In the previous two lesson, you've create a terrain in Unity and added textures and trees to it. In this lesson, you'll learn how to add wind, some rocks, a skybox, and splash of water. Off we go!
Unity Wind Zones
You can add wind as a game object. Tweak a few settings and your trees will start swaying when you play your game.
To add a wind object, click the Game Object menu item at the top of Unity. From the Game Object menu, select 3D Object > Wind Zone. You should then see a blue arrow icon appear in your scene: (If you can't see the icon, double click WindZone in the Hierarchy.)
If it's not in the correct place, use the Transform > Position values in the Inspector to reposition the arrow closer to your trees and bushes: (Don't forget to adjust the Y value to move the wind arrow up or down.)
With your Wind Zone item selected, have a look at the Inspector:
You can change the mode from Directional to Spherical. Knocking the Turbulence up will get you a good gust going.
Play around with the settings, though, and see what they effect they have when you play your game.
Get Your Rocks On
You can add rocks to your scene, of course. If you go back to the Unity Asset Store and type in Rocks, you'll get quite a few results back. There's a page here with four different types of rocks. (ROMPAS studios.) Don't forget to click on Pricing on the right of the Asset Store, then check the box for Free Assets.
If you download and install the rock pack above, you'll see there's a prefab folder with the rocks:
Simply drag and drop a rock into your Scene. (Sadly, you can't use Paint Details for most of the rocks on the Asset Store, as Unity doesn't handle them very well. So you have to manually add them to your Scene.)
Adding things like rocks really adds interest to a Scene:
You an also add flowers. There's a good free flower pack here on the Asset Store by Vladislav Pochezhertsev:
Add these flowers the same way you did for the grass. Notice that you need to change the Healthy color and Dry color from the default green:
Here's a Scene with some flowers in:
Another way to liven up your games is to change the default sky. You do this by creating or downloading something called a Skybox. These are flat, 2D textures wrapped around a cube or sphere. (They tend to be big-sized files, though.)
There's some Skyboxes you can download here on the Asset Store by Mundus:
Install the package and have a look at the Project area at the bottom of Unity. Click on the Materials folder:
To change your skybox, you need to bring up the Lighting tab. From the menus at the top of Unity, click on Window > Rendering > Lighting:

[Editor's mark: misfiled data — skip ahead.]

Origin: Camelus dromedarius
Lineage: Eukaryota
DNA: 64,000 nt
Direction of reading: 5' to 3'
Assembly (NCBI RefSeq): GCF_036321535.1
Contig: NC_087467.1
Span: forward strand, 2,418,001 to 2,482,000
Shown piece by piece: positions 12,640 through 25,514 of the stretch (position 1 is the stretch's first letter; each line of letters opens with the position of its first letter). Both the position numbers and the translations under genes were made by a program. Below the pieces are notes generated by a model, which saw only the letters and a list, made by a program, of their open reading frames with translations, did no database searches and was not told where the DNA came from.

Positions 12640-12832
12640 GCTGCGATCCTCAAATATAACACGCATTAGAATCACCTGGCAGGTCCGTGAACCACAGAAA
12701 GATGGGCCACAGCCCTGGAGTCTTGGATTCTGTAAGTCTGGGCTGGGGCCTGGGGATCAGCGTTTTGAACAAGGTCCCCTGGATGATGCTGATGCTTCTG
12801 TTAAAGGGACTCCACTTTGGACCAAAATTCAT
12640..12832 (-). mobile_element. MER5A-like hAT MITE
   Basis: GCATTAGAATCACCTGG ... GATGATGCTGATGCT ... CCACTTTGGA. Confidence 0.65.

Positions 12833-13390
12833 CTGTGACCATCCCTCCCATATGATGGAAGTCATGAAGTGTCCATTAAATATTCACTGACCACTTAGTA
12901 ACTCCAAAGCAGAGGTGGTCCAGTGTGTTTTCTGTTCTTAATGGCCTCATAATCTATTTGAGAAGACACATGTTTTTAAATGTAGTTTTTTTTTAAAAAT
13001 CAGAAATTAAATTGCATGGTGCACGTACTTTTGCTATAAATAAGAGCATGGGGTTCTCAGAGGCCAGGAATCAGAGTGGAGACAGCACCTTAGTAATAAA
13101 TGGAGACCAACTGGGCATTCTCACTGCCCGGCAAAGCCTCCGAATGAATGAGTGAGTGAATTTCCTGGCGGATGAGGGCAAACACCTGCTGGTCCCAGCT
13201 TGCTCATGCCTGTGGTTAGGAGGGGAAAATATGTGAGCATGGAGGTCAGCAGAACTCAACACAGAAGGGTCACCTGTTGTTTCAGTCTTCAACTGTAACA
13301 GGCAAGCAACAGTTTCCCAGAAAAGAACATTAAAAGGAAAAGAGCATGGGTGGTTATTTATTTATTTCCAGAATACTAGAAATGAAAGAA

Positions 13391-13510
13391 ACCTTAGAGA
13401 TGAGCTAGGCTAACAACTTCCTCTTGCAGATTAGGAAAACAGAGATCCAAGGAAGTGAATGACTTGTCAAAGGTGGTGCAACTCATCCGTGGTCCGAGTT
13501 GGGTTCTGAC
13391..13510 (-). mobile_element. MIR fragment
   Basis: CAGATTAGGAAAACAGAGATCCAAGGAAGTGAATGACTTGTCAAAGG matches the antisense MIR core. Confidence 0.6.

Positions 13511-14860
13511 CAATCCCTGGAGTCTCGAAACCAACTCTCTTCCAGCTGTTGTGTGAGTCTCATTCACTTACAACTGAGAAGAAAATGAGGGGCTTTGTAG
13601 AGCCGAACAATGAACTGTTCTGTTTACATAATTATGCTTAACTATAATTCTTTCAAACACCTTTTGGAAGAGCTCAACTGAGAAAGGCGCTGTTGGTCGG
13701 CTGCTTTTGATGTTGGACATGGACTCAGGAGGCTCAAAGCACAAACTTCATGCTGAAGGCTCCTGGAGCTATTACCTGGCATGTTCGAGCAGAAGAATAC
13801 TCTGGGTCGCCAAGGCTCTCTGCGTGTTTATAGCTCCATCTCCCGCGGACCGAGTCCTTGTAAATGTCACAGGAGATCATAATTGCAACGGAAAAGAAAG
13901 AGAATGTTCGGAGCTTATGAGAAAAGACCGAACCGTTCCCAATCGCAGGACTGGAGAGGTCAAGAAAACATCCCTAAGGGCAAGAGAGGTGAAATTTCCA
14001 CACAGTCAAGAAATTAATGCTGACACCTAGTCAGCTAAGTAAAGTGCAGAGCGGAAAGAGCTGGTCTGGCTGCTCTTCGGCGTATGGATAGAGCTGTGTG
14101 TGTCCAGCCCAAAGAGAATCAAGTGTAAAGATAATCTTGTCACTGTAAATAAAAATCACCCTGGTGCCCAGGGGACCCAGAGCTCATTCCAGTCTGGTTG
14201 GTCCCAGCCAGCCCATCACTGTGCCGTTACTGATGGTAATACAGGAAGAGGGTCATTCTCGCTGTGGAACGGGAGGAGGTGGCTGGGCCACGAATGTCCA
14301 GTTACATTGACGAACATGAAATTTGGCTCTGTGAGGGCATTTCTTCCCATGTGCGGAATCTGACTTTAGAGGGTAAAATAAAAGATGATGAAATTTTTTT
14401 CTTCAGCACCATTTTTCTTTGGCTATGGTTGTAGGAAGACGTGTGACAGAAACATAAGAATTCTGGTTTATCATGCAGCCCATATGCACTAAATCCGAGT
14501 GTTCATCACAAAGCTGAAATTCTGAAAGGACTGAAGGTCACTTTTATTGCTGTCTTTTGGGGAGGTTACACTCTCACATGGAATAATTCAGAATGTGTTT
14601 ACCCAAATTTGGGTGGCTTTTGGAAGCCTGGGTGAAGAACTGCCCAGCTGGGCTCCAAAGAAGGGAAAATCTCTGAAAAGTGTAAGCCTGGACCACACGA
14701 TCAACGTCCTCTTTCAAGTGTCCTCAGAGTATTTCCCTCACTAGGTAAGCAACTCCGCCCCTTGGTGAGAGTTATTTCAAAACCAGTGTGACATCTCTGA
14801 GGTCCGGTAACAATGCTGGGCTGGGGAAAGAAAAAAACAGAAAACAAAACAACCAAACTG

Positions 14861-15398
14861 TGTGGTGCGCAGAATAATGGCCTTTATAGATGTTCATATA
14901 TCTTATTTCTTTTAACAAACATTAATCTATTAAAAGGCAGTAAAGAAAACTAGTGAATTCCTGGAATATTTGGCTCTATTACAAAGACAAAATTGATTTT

When you get the Lighting tab up, click on Environment at the top. Then click the tiny circle to the right of Skybox Material:
When you click the tiny circle, you'll see this dialog box appear:
Double-click a skybox to select it and to close the dialog box down.
That's it - job done! Test it out. Play your game and see what it looks like. With a good skybox, you can go from this, the default:
Now let's add some water. (That's not water in the scene above, by the way. It's just the dark grey background that the terrain is sat on.)
Unity used to come with some water as part of its Standard Assets package. However, Unity no longer comes with the Standard Assets, so you have to go elsewhere for your water needs.
One great free water shader is by Nicholas Veselov (#NVJOB). You can grab it here on the Asset Store (hefty download, though!).
Once you download and import the shader, have a look at the Project area at the bottom of Unity. Expand the item called #NVJOB Water Shaders V2 and click on the Prefabs folder:
Drag and drop one of the prefabs on your Scene. Play around with the Transform values to position your water:
It's just a Plane, really, with some fancy scripting. You can adjust the scale to anything you like - it doesn't have to be as big as the one in the image above. You might just want some water for a lake, for example, rather than an island. But select your Water item in the Hierarchy. In the Inspector on the right, you'll see a few settings you can play around with.
Notice that you can add that Wind Zone Object you created earlier, as indicated by the red arrow, in the image above.
Play your game and see what your water looks like:
It looks pretty good, for not much work on your part. And no coding at all!
Anyway, that ends this brief foray into Unity terrains. It takes a lot of work and effort to create great scenes (and we haven't even covered lighting yet). But you could actually make a decent living, if you got really good at it!